At the tea house of the pass, near the shrine, they sold amulets against smallpox.
This was also the full moon night (IMO meigetsu) when people eat taro potatoes (sato IMO).
So this is a pun with the sound IMO, since the kanji for smallpox 疱瘡 is usually read HOOSOO, but can be read IMO.

. Matsuo Basho and the Kami deities of Japan .

Oku no Hosomichi - - - - Station 41 - Tsuruga 敦賀 - - -
. Matsuo Basho 松尾芭蕉 - Archives of the WKD .


source : www.gakken.co.jp


. Matsuo Basho 松尾芭蕉 - Archives of the WKD .

machi ishi ya yashikigata yori koma mukae

the doctor of the town -
from a samurai mansion they come
picking him up with a horse

Written in 延宝3年, Basho age 32.
In the times of Basho, the "doctor of the town" did not have a very high reputation. Here Basho makes fun of the low position of these doctors.
The samurai lived in yashiki 屋敷 mansions, but it could be just a poor residence.

There is also this famous kigo, related to
. WKD : koma mukae 駒迎え "picking up the horses" .
aki no komabiki 秋の駒牽 selecting horses in autumn
observance kigo for mid-autumn


kusuri nomu sarademo shimo no makura kana

I drink some medicine
but there is still frost
on my pillow

Written abound the 22nd (25th) day of the 11th lunar month, 1687.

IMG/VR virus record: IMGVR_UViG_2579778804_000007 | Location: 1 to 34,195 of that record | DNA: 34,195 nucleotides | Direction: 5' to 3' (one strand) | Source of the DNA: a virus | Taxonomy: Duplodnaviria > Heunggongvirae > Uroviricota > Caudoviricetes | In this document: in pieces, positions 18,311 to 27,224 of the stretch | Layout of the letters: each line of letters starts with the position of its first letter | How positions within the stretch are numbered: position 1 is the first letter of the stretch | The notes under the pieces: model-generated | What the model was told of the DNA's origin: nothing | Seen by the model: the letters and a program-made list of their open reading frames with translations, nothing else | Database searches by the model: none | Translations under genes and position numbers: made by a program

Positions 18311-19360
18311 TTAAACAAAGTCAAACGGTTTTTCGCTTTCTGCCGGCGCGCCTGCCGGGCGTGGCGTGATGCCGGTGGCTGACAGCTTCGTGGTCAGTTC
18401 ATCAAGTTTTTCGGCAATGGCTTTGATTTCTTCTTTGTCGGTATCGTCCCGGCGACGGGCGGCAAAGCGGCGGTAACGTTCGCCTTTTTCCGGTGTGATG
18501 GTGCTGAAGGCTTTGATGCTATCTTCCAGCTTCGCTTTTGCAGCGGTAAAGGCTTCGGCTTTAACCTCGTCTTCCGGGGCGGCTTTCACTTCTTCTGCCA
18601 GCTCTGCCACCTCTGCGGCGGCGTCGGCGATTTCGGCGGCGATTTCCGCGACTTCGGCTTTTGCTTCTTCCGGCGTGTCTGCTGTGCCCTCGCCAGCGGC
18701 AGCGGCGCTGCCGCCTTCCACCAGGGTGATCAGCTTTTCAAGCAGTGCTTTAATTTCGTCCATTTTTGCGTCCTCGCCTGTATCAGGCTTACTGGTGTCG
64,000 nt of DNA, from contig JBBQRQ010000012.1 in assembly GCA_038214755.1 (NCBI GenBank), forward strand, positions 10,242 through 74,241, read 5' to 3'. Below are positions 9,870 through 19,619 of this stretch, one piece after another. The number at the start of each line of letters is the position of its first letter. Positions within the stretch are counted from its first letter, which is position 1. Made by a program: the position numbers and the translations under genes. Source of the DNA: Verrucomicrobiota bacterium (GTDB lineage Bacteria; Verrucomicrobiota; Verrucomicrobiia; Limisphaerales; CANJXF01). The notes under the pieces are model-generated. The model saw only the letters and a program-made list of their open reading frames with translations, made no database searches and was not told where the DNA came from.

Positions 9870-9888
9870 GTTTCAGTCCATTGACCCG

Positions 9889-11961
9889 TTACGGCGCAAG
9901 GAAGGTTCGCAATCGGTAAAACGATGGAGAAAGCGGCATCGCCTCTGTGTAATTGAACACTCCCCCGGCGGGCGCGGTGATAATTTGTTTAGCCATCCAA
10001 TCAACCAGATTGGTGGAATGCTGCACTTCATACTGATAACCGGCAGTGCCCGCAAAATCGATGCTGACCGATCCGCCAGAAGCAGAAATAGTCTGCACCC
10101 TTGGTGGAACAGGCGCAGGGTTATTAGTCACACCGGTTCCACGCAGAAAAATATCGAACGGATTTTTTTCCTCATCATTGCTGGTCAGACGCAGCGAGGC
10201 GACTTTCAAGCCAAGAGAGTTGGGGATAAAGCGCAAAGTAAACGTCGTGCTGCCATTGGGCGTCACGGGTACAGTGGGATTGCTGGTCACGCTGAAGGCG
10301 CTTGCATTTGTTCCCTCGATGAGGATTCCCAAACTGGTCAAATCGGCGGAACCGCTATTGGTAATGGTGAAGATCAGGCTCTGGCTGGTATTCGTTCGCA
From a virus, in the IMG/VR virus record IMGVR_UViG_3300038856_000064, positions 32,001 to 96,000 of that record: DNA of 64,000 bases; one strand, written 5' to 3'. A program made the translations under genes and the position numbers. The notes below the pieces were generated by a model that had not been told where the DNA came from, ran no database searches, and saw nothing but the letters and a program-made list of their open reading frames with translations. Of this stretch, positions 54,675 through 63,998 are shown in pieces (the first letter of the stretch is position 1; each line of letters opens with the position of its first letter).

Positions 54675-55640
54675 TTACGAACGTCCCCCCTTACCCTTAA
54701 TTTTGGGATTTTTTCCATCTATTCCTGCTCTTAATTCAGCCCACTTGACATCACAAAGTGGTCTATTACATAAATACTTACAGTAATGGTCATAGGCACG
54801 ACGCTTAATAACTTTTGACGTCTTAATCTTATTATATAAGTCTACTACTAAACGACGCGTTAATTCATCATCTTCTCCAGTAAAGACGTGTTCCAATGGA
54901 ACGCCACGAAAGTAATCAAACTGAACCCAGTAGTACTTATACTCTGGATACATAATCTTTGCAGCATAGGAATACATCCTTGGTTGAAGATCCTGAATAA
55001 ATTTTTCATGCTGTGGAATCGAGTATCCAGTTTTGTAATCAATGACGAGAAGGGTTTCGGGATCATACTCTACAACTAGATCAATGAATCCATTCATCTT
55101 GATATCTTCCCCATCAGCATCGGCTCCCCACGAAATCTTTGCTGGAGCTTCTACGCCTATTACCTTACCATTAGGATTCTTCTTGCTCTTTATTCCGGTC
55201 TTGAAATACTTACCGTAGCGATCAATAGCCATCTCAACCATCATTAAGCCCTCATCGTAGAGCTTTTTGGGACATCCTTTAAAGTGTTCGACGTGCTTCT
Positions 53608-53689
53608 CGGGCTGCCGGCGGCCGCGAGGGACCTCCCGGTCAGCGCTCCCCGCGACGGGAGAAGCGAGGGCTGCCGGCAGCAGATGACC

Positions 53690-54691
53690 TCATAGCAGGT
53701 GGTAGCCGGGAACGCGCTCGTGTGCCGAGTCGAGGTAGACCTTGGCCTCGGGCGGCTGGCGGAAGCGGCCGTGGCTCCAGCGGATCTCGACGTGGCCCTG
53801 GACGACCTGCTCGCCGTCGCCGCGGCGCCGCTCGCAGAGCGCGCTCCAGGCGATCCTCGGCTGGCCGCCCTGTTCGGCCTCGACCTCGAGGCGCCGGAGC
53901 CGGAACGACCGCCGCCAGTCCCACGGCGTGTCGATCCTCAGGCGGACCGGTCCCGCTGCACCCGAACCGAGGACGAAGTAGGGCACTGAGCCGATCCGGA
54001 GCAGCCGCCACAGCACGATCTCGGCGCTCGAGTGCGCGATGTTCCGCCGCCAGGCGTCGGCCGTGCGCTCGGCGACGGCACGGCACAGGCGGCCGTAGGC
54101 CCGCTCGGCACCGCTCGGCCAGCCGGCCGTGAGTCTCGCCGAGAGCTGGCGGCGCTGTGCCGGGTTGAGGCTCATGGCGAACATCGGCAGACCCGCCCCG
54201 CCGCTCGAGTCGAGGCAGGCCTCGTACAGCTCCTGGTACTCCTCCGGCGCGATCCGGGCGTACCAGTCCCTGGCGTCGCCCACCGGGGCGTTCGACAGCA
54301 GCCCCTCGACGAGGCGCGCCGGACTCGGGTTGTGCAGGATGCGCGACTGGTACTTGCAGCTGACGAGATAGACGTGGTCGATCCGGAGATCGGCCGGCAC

During his travelings, Basho was ill at the home of his disciple Kitoo 起倒 / 欄木起倒 Atsuta.
Basho had a chronic illness of his stomach and Kito went out to buy some medicine for him.
This hokku shows the feeling of loneliness and desperation of Basho when traveling alone and depending on the kindness of others.

shimo no makura is another expression for the pillow of a traveller, like the "kusamakura" grass pillow.

. Oi no Kobumi 笈の小文 .

. makura - the pillow of Matsuo Basho .


minazuki wa fukubyoo yami no atsusa kana

the sixth lunar month
is a time for stomach illness
with its great heat . . .


the sixth lunar month
with its great heat
is a time for stomach illness . . .

another version was

hiru wa nao fukubyoo yami no atsusa kana

midday with its great heat is a time for stomach illness . . .

written in 1693, sixth lunar month - 元禄4年6月 (now July/August)
This hokku has the cut marker KANA at the end of line 3.

It seems Basho is not contrasting the great heat with a great fever but is really suffering from some kind of chronic stomach illness.